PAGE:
136,340 Streamed Minutes in 2016: The Breakdown

I broke down the year overall already – now let’s dig into the tunes behind it

According to my Spotify Year in Review, I listened to well over 130,000 minutes of music. That doesn’t include the hours I spent listening to records, or the radio, or podcasts. I take in a lot of media, but I didn’t think it was nearly that much. I figured since I clocked in so many hours of streaming, I should probably put my two cents out there in what the year looked like musically. I shared with Atwood what I thought the album of the year was — but you’ll have to check that out to see what I thought. I’ll link it here when that gets published. Here, though, we’ll break it down by month, and what struck me as big for that period of time.

January

Hamilton — Original Cast Recording
The past few years over the few days it takes to ring in the New Year, I spend the time with one of my closest and oldest drum corps friends, Kayla. The last two years, she’s introduced me to new musicals I end up being obsessed with for the year. Last year, it was In The Heights. This year, it was the musical that’s taken the world by storm, Hamilton. This bad boy has been on repeat periodically throughout the year, but mostly during January. Easily.

Galway Girl — Steve Earle
Since I spent most of the month traveling, and much of that in Ireland, this was a song that we’d listen to as we got ready for the day or a night out and want to channel our inner “Irish bar music.” “Galway Girl” will forever remind me of the craziness that happened over those two weeks abroad this year.

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Giving Tuesday

Today is Giving Tuesday. Although I’ve never heard of it before, I have heard of “Give to the Max Day,” so I’m going to assume it’s something similar to that. Basically, it’s a day that you blow up social media with causes and charities you support, and you donate on that specific day. But I’ve got something to say (of course).

Even though the organizations I’ll be discussing today don’t really fall under the “charity” category, I’d like to talk about why it’s important to support them, and even though I’m living pretty close to paycheck to paycheck, I’ve got it in my budget for $15/month to contribute to three different public radio stations. ($5/month to each, totaling $60/year.)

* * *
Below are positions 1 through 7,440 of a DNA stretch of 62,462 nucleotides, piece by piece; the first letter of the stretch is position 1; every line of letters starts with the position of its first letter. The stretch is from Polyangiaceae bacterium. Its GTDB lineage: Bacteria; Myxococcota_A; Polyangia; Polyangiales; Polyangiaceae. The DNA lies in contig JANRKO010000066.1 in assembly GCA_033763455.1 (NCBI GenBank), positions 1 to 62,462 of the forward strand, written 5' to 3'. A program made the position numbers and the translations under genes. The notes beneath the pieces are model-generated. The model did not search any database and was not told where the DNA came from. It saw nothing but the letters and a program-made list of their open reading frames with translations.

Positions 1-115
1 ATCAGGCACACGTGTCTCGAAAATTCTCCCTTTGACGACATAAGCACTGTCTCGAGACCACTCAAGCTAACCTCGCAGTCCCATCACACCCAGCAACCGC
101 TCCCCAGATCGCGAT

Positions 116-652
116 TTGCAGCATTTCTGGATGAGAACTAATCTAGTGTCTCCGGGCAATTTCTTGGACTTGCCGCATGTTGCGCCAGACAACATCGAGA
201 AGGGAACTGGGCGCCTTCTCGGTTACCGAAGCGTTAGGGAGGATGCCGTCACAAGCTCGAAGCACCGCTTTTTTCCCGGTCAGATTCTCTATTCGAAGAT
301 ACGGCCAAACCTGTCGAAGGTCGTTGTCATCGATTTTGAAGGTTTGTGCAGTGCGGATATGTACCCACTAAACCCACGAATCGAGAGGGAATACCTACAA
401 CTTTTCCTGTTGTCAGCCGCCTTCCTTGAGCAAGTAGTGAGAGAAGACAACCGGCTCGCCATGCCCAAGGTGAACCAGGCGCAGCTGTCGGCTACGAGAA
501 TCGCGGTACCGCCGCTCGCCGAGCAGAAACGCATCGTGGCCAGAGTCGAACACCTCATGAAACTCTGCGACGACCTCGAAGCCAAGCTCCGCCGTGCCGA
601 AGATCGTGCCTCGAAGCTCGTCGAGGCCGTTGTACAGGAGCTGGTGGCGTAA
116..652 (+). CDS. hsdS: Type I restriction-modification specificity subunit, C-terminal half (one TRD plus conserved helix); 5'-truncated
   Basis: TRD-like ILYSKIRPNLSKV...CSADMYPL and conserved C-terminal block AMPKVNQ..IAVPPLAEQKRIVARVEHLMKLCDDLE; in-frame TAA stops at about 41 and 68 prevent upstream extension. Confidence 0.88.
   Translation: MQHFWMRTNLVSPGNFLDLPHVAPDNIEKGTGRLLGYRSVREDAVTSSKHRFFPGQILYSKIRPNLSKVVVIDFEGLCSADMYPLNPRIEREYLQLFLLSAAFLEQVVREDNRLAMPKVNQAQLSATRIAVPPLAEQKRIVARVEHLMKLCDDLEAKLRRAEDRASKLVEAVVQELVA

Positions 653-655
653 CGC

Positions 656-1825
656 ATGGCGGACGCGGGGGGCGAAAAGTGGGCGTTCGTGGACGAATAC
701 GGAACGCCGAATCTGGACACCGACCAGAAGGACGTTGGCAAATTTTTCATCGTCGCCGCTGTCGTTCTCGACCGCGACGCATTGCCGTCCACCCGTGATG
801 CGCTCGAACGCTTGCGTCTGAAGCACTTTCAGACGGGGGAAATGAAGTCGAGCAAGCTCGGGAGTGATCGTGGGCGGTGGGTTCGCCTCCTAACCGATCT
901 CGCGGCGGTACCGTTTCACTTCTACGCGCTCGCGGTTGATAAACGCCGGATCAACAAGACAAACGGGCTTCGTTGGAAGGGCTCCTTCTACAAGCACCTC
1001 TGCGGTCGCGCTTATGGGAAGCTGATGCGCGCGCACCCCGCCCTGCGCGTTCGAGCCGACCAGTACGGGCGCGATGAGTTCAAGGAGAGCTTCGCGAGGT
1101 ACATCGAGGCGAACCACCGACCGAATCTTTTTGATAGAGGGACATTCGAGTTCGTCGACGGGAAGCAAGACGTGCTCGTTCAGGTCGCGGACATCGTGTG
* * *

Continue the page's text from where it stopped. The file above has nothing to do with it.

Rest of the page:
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Reviewing the Arts HN: The Good and The Bad

(Disclaimer: I’ll be posting these type of blogs once a week this semester for my Reviewing the Arts: Honors course at Columbia. Bear with me, and celebrate that you might possibly be getting two posts a week from this blogger…if you want to, I mean. Stay with us.)

This is a review by David Brauer of MinnPost from July 12th, 2012 of John Moe‘s show Wits. 

For a show that’s so enjoyable, it’s interesting to travel back in time and see what people thought back when it was still considered a start-up, and David Brauer does an excellent job of encapsulating and explaining his thoughts. It works, because Brauer doesn’t speak in the first person, he states his thesis right away, he stays true to his perspective, and he answers all five of the “W’s” – who (John Moe,) what (Wits,) where (the airwaves and the internet, but he also covers the physical location of the show, the Fitzgerald Theater in Minnesota,) when (the blurriest of the five, but he reviewed the show for what it was at the time; a show with fifteen episodes but about to go full time,) and why (which is the review itself.)

Brauer explains some of the uniqueness of Wits at the time, and his points are supported by quotes from John Moe (the show’s host and lead writer.) One of these points is Moe’s writing style, and his usage of social media to both test the waters with sketch ideas, and make the shows have more of a public appearance. Audience members are encouraged to use hashtags to share their thoughts on the show, and Brauer says this technique makes non-listeners feel like Wits is an elite social club. Perhaps it is, but almost three years after this review, the program is pretty regular and shows no signs of slowing down just yet.

This is a review by Kelsey of The Current from October 13, 2014 about Hozier’s self-titled album “Hozier” (Columbia Records, 2014)

There’s a difference between a review and a description, and Kelsey doesn’t seem to know that difference. Someone should probably tell her that it’s bad to be contradictive in the first sentence of a review, too. After re-reading this review a handful of times, it’s still unclear how she feels about the record. Although she does a good job of describing most of the tracks, the meaning behind each one, and what a listener should be considering when listening through it, it’s unclear if she enjoyed listening and thinking about it, or if it was just another record of 2014 that was popular, but didn’t go platinum. It’s as if she deliberately didn’t want to take a stand on the record, perhaps a smart move at the time, but now it just doesn’t make sense.

The area she’s lacking? Emotional reaction. Criticism is an attempt to intellectually convey your emotional reaction to a work of art, and instead, Kelsey brings lines of description that most of the Hozier fans already knew.

For a music-focused station like The Current, readers should expect top-notch and honest reviews; not wishy-washy statements about a couple tracks here and there. “Hozier” was one of the most popular albums of the year, and it would have been nice to have a thought-provoking, honest, and fearless review from them – especially from their music assistant and an on-air host.

The writing itself isn’t bad; it’s just missing some essential content. Maybe Kelsey could really benefit from a class like this, but it’s further proof that in these types of media industries, it’s absolutely essential to have a grab-bag of skills.